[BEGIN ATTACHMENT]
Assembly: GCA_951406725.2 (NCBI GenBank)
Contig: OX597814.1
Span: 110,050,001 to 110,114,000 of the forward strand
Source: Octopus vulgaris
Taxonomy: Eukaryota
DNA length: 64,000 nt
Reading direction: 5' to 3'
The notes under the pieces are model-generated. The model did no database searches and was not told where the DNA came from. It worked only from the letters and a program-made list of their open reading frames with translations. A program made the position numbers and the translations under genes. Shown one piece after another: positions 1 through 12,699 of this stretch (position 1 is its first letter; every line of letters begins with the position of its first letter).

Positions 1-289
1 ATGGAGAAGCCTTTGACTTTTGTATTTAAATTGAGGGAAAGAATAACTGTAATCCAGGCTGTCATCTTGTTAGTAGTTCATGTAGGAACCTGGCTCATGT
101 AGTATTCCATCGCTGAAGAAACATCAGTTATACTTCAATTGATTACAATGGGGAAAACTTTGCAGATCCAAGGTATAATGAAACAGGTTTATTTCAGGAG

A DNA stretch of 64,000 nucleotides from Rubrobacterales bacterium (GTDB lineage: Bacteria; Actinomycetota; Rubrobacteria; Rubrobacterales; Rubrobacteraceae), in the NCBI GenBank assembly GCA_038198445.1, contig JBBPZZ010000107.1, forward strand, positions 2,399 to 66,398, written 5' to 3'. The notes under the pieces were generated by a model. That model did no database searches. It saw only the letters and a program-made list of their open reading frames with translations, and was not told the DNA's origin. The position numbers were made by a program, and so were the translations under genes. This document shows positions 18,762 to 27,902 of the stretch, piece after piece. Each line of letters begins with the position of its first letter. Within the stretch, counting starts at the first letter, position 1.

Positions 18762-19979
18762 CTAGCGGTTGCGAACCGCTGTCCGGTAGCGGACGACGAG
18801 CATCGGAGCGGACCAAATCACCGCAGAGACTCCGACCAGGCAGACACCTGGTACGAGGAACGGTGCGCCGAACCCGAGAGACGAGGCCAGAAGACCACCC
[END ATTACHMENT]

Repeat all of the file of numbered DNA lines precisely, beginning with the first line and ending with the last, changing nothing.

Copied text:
Assembly: GCA_951406725.2 (NCBI GenBank)
Contig: OX597814.1
Span: 110,050,001 to 110,114,000 of the forward strand
Source: Octopus vulgaris
Taxonomy: Eukaryota
DNA length: 64,000 nt
Reading direction: 5' to 3'
The notes under the pieces are model-generated. The model did no database searches and was not told where the DNA came from. It worked only from the letters and a program-made list of their open reading frames with translations. A program made the position numbers and the translations under genes. Shown one piece after another: positions 1 through 12,699 of this stretch (position 1 is its first letter; every line of letters begins with the position of its first letter).

Positions 1-289
1 ATGGAGAAGCCTTTGACTTTTGTATTTAAATTGAGGGAAAGAATAACTGTAATCCAGGCTGTCATCTTGTTAGTAGTTCATGTAGGAACCTGGCTCATGT
101 AGTATTCCATCGCTGAAGAAACATCAGTTATACTTCAATTGATTACAATGGGGAAAACTTTGCAGATCCAAGGTATAATGAAACAGGTTTATTTCAGGAG

A DNA stretch of 64,000 nucleotides from Rubrobacterales bacterium (GTDB lineage: Bacteria; Actinomycetota; Rubrobacteria; Rubrobacterales; Rubrobacteraceae), in the NCBI GenBank assembly GCA_038198445.1, contig JBBPZZ010000107.1, forward strand, positions 2,399 to 66,398, written 5' to 3'. The notes under the pieces were generated by a model. That model did no database searches. It saw only the letters and a program-made list of their open reading frames with translations, and was not told the DNA's origin. The position numbers were made by a program, and so were the translations under genes. This document shows positions 18,762 to 27,902 of the stretch, piece after piece. Each line of letters begins with the position of its first letter. Within the stretch, counting starts at the first letter, position 1.

Positions 18762-19979
18762 CTAGCGGTTGCGAACCGCTGTCCGGTAGCGGACGACGAG
18801 CATCGGAGCGGACCAAATCACCGCAGAGACTCCGACCAGGCAGACACCTGGTACGAGGAACGGTGCGCCGAACCCGAGAGACGAGGCCAGAAGACCACCC